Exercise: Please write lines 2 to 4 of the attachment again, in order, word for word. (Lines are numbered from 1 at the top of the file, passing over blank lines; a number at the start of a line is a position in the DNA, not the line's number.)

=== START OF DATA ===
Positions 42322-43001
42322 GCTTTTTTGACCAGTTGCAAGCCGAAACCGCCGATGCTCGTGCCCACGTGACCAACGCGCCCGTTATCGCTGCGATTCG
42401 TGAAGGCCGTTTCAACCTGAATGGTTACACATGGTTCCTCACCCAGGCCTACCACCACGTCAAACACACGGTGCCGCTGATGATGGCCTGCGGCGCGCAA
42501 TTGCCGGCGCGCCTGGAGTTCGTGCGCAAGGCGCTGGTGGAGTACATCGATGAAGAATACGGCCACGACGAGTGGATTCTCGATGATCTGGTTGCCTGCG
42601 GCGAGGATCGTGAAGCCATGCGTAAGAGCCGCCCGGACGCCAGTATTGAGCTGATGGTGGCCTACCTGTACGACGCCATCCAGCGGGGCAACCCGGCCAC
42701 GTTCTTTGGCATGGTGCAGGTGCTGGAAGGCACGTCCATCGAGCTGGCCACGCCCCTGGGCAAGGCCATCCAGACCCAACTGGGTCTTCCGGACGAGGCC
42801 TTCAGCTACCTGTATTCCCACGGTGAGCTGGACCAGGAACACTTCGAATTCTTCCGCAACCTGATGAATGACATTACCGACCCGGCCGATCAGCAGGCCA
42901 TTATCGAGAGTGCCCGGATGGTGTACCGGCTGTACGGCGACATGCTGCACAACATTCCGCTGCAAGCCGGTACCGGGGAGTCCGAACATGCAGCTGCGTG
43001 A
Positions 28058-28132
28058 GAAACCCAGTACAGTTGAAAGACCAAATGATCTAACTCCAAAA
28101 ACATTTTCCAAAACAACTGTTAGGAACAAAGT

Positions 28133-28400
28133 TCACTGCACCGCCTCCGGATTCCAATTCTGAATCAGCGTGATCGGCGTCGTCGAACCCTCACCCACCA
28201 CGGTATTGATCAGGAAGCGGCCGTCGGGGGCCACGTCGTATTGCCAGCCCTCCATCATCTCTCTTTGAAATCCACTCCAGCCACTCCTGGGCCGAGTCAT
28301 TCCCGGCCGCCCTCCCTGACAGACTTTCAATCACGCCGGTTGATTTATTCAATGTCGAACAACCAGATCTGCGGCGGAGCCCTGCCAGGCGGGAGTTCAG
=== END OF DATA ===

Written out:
42322 GCTTTTTTGACCAGTTGCAAGCCGAAACCGCCGATGCTCGTGCCCACGTGACCAACGCGCCCGTTATCGCTGCGATTCG
42401 TGAAGGCCGTTTCAACCTGAATGGTTACACATGGTTCCTCACCCAGGCCTACCACCACGTCAAACACACGGTGCCGCTGATGATGGCCTGCGGCGCGCAA
42501 TTGCCGGCGCGCCTGGAGTTCGTGCGCAAGGCGCTGGTGGAGTACATCGATGAAGAATACGGCCACGACGAGTGGATTCTCGATGATCTGGTTGCCTGCG